Skip Navigation

Working Lands for Wildlife

Working Lands for Wildlife Header

The nation’s rural landowners, its farmers, ranchers, and forest owners, provide not only food and fiber for the world, but also a host of environmental benefits, including habitat for wildlife. Nearly two thirds of all species federally listed as threatened or endangered exist on private lands. Conservation efforts on these lands generate outdoor recreation and economic activity that result in sustained growth for local communities and landowners.

Working Lands for Wildlife is a partnership between NRCS and the U.S. Fish and Wildlife Service (USFWS) to combat the decline of seven specific wildlife species whose decline can be reversed and will benefit other species with similar habitat needs.

How Does WLFW Work?

Through Working Lands for Wildlife landowners can voluntarily participate in an incentive-based effort to:

  • Restore populations of declining wildlife species.
  • Provide farmers, ranchers, and forest managers with regulatory certainty that conservation investments they make today help sustain their operations over the long term.
  • Strengthen and sustain rural economies by restoring and protecting the productive capacity of working lands.

WLFW uses a voluntary, innovative approach to benefit high-priority habitat wildlife that are declining, candidates for listing or listed under the Endangered Species Act (ESA). Through WLFW, NRCS works with agricultural producers to create and improve wildlife habitat with regulatory predictability from the U.S. Fish and Wildlife Service (USFWS).

Producers can receive technical and financial assistance to voluntarily restore and improve habitat on their land. In Georgia there were two species identified during a collaborative process with partners, using the following criteria: conservation on private lands can help reverse species’ decline; needs of the selected species are compatible with management of agricultural land; ESA tools are in place to provide regulatory certainty; and habitat improvements benefit other species.

WLFW targets species whose decline can be reversed and benefit other species with similar habitat needs in Georgia include the gopher tortoise and golden-winged warbler.

How Does WLFW Benefit Producers?

Assistance is available to producers through Farm Bill conservation programs who want to make conservation improvements to their land, which not only benefits the species and habitat but helps them strengthen their operations by lowering input costs and improving efficiency and yields.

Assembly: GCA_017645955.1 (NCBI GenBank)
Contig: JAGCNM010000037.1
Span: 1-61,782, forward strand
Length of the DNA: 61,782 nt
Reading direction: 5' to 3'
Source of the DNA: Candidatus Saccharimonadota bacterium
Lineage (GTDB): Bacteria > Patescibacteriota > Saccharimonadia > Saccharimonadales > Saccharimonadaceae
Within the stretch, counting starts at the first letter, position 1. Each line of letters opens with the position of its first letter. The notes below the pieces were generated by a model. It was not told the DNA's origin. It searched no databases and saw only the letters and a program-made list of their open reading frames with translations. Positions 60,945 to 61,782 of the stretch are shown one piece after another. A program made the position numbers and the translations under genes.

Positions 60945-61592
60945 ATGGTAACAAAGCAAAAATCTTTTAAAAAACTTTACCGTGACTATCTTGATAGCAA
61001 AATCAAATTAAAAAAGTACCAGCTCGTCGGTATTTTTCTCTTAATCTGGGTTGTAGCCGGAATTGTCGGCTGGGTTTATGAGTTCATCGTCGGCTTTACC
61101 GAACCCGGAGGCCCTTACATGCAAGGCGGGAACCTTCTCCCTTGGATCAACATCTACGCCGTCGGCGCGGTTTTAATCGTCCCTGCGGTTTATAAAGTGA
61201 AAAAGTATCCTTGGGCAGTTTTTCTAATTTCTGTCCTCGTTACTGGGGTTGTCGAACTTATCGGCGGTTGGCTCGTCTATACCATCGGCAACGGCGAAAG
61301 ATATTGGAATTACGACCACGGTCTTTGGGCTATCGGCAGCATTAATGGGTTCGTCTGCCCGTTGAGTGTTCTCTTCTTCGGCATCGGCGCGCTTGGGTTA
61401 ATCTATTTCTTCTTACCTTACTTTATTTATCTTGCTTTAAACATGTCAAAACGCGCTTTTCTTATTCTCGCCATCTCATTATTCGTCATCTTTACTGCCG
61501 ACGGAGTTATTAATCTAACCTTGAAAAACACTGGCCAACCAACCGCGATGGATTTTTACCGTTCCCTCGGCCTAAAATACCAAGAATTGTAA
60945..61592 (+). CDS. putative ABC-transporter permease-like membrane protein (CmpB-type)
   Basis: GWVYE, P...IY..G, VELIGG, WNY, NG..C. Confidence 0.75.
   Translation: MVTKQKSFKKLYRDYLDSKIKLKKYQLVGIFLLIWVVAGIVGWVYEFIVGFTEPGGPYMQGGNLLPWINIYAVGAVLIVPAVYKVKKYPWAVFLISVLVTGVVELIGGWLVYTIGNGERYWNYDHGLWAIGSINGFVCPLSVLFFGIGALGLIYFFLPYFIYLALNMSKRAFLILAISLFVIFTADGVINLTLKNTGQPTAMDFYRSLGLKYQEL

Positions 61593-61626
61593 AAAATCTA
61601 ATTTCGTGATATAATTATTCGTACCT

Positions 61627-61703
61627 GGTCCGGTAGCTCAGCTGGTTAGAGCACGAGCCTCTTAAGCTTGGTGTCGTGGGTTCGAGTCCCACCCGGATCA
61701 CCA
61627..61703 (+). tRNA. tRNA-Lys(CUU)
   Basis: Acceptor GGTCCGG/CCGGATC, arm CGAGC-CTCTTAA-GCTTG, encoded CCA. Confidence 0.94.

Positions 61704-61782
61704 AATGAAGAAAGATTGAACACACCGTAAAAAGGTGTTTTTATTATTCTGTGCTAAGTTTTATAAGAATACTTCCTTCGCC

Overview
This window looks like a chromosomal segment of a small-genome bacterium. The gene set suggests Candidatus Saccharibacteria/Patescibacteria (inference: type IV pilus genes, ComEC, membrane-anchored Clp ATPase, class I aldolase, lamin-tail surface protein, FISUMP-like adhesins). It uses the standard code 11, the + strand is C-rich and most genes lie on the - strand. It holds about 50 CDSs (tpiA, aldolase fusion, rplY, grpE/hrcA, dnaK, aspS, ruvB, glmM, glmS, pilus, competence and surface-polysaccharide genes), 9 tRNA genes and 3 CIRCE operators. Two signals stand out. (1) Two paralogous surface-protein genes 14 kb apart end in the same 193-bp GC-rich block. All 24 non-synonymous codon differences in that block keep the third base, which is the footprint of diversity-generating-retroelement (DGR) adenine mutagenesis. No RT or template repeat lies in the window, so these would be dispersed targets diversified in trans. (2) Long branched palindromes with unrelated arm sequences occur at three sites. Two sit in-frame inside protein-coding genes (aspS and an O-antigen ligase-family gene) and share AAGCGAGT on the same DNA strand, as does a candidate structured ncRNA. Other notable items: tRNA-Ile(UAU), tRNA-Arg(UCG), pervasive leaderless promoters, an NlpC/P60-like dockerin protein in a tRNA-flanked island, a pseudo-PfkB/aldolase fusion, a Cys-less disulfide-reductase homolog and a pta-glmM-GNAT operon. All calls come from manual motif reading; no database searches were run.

WLFW also gives peace of mind to participating producers that as long as they maintain the conservation practices and systems that benefit the targeted species, they can continue their farming, ranching and forest operations and remain compliant with the ESA regulatory responsibilities for up to 30 years.

How Does WLFW Benefit the Public?

Productive working lands are compatible with the needs of wildlife, and through innovative use of existing tools and resources, government can assist private landowners to protect the environment and rural communities. This conservation work protects and restores critical landscapes while also leading to other environmental benefits, such as cleaner water and air and healthier soil. Partners USFWS and other state and local partners played a key role in providing expertise to determine the management needs of species and the priority areas to focus work. NRCS continues to use their expertise to continually improve WLFW. Partners include conservation districts, nongovernmental organizations, private corporations, land trusts, state wildlife agencies, universities and federal agencies.

Partners

FWS and other state and local partners played a key role in providing expertise to determine the management needs of species and the priority areas to focus work. NRCS continues to use their expertise to continually improve WLFW.  Partners include conservation districts, nongovernmental organizations, private corporations, land trusts, state wildlife agencies, universities and federal agencies.

When to Apply

Applications for the Environmental Quality Incentives Program - Working Lands for Wildlife (WLFW) Initiative are accepted on a continuous basis throughout the fiscal year. However, State Conservationists may establish evaluation periods for financial assistance programs. Evaluation periods may vary by initiative based on available funding by State.

WLFW Target Species

Picture of two Bobwhite Quail

 

Bobwhite Quail Southern Pine Savanna Restoration Project

 

Picture of the Conasauga River

 

Conasauga River Aquatic Species Project

 

Thumnail of a gopher tortoisetoGT

 

Gopher Tortoise

 

Golden Winged Warbler

 

Golden-Winged Warbler

 

Documents

Working Lands for Wildlife Ranking Summary (PDF, 77 KB)